Medical schemes have always been in a tight spot from the very beginning. How to create an affordable product that provides comprehensive medical cover to its members while employing a professional administration system to ensure service delivery efficiency. Negotiating with medical practitioners and hospital networks is one way of trying to contain their clients’ healthcare costs. But that was never going to be enough. Limiting the level of benefits they offered to their clients was another way. Applying co-payments and deductibles on certain procedures was another. So what a lot of medical schemes have done over the years is to negotiate with both the hospital networks and the medical practitioners to charge a rate that the scheme is happy to pay. These options are known as the network plans and it provides a cheaper option to clients who are comfortable to be admitted into a network hospital and be seen by a network specialist, rather than have the freedom to choose their own. Healthcare costs in general continue to rise and schemes will continue to find ways of trying to balance cost versus benefits.

Hospital networks

Private hospitals in South Africa appear to be a good business to be invested in. You’ve probably noticed in the area where you live or work that a new private hospital has been built recently or is in the process of being built. This is great news for members of medical aid schemes as your choice of what hospital to use has grown considerably wider. The latest hospitals look like 5 star hotels and they charge patients as if they were 10 stars! If the new hospital falls within one of the networks like Netcare or Life Healthcare then there is already an agreed rate with the medical schemes. However, some of the newer private hospitals do not form part of any of these established networks and will therefore not form part of the medical scheme’s network options. This means that if you’re on a network plan you will not be allowed to be admitted into one of these hospitals and if you insist, you could be liable for up to 30% of the total cost of your stay!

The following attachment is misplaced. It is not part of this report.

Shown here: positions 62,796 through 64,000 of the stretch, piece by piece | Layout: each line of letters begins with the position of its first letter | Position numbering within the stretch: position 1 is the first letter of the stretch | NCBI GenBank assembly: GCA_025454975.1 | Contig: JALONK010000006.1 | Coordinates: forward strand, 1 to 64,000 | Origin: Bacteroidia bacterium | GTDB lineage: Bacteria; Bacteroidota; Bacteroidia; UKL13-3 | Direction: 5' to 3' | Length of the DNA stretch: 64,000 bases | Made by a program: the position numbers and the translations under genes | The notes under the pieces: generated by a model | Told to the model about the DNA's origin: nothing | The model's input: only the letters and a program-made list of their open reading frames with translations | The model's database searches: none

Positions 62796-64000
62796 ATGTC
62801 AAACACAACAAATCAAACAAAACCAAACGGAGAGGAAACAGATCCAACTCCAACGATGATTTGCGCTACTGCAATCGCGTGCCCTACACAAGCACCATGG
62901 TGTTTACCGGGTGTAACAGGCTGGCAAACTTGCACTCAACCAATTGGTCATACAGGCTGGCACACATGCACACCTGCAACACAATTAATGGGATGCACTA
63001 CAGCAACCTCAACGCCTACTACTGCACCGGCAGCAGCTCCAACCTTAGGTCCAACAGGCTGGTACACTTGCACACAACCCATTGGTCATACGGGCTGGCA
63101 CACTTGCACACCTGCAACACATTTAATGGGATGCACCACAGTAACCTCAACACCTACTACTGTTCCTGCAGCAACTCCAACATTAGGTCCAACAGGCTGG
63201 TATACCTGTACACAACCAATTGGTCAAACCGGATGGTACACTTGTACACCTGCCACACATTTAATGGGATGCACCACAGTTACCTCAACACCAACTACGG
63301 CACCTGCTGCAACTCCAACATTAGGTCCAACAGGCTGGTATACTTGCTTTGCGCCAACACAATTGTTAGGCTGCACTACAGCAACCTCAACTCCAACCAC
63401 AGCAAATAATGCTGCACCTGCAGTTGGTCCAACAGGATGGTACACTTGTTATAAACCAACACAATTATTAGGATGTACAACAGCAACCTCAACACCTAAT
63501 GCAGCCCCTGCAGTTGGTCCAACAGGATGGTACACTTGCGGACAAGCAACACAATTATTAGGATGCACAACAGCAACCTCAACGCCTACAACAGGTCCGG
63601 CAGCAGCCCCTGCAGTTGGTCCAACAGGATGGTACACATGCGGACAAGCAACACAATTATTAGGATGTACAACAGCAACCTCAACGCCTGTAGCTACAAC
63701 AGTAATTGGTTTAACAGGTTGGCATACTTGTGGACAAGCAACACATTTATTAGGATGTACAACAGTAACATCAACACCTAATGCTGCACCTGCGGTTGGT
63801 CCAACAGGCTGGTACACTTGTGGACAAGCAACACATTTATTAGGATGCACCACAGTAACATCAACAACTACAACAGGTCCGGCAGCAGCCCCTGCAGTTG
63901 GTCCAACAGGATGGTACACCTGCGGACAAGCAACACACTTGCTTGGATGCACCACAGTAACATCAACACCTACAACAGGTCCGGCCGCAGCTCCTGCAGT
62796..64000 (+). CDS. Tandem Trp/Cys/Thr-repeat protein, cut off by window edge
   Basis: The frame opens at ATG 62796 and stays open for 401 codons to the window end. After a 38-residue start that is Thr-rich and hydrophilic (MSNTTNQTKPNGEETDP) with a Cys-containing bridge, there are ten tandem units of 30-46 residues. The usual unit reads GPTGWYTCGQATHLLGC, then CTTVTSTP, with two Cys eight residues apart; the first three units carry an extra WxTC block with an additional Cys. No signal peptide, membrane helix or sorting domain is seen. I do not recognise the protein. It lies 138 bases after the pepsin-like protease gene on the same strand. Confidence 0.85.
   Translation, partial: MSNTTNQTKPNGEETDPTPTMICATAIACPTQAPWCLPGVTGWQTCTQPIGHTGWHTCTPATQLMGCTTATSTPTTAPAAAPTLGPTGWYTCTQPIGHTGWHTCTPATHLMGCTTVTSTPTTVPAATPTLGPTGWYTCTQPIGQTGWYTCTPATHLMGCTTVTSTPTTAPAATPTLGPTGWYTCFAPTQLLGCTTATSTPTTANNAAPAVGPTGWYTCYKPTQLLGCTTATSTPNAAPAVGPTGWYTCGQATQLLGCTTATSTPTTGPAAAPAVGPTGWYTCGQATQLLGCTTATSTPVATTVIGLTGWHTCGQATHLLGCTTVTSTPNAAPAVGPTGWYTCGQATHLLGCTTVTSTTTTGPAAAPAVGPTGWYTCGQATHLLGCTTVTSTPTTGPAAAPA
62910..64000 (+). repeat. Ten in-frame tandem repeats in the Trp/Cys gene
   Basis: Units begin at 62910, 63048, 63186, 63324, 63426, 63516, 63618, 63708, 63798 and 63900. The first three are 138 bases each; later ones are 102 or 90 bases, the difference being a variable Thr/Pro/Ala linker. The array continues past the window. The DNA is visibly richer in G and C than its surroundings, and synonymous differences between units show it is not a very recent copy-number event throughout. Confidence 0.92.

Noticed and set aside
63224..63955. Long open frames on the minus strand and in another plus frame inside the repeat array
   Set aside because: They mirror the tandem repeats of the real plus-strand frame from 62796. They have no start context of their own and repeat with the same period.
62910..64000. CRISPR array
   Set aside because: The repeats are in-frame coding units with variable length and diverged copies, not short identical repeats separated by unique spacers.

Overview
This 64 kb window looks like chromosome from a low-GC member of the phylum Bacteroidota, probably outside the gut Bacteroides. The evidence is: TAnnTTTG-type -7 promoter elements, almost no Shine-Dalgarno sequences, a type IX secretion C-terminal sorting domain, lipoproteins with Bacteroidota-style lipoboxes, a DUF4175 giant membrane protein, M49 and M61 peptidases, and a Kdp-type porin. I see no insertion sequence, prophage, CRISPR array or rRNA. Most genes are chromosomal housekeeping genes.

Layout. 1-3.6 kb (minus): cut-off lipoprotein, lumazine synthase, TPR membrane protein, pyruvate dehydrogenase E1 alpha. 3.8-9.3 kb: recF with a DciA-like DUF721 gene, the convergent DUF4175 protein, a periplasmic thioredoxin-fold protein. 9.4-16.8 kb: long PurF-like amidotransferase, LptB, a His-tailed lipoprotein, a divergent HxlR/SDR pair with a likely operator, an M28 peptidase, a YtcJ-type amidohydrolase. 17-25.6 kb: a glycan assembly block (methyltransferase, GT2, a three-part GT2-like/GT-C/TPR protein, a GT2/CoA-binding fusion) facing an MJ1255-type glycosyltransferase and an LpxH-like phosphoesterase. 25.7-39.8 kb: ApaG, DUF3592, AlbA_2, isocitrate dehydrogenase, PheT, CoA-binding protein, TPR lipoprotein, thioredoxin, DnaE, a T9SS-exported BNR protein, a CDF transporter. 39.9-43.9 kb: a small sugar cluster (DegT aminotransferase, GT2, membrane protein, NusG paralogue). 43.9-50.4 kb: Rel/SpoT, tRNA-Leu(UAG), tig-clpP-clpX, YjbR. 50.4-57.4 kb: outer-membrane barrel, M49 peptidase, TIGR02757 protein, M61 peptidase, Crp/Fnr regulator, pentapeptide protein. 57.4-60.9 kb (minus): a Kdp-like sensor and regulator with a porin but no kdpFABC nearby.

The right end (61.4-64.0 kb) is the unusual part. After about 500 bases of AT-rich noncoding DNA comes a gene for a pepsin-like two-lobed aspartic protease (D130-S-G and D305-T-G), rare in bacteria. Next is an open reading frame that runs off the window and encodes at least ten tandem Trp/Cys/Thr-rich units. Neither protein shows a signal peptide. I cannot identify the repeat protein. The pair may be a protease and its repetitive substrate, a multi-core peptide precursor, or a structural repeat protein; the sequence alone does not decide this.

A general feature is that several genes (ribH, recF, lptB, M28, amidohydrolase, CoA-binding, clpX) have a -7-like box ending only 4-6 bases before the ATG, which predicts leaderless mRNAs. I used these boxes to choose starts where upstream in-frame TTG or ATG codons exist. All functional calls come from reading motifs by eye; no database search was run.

If you are fortunate enough to be able to afford a medical scheme option that allows you to visit any hospital irrespective of what network they fall under, then these newer private hospitals are available to you.

Medical practitioners

Although medical practitioners had a guideline (NHRPL) to use when setting their fees, there is no limit as to what they can charge. 10 years ago they charged 2 x the guideline, it then went to 3 x and when gap cover came into full swing, 4 x the guideline. Unfortunately we are finding that more and more specialists are requesting their patient’s gap cover policy details upfront, before determining what they will charge!?

The client

If you’re one of the fortunate few that can afford a medical aid then you should definitely have one. To not have one would mean that you would be limited to a public hospital only. Gap cover is an absolute necessity if you’re on a medical scheme. Whether you have a network option or an option that allows you access to any hospital, gap cover will provide the peace of mind knowing that when your medical practitioner charges beyond your medical scheme rate, that your policy will cover the shortfall. The only question you need to ask yourself is whether you need to be on a comprehensive medical aid option or whether you would be better served by downgrading to a basic hospital plan or network plan and buying a gap cover policy that will cover the potential shortfalls.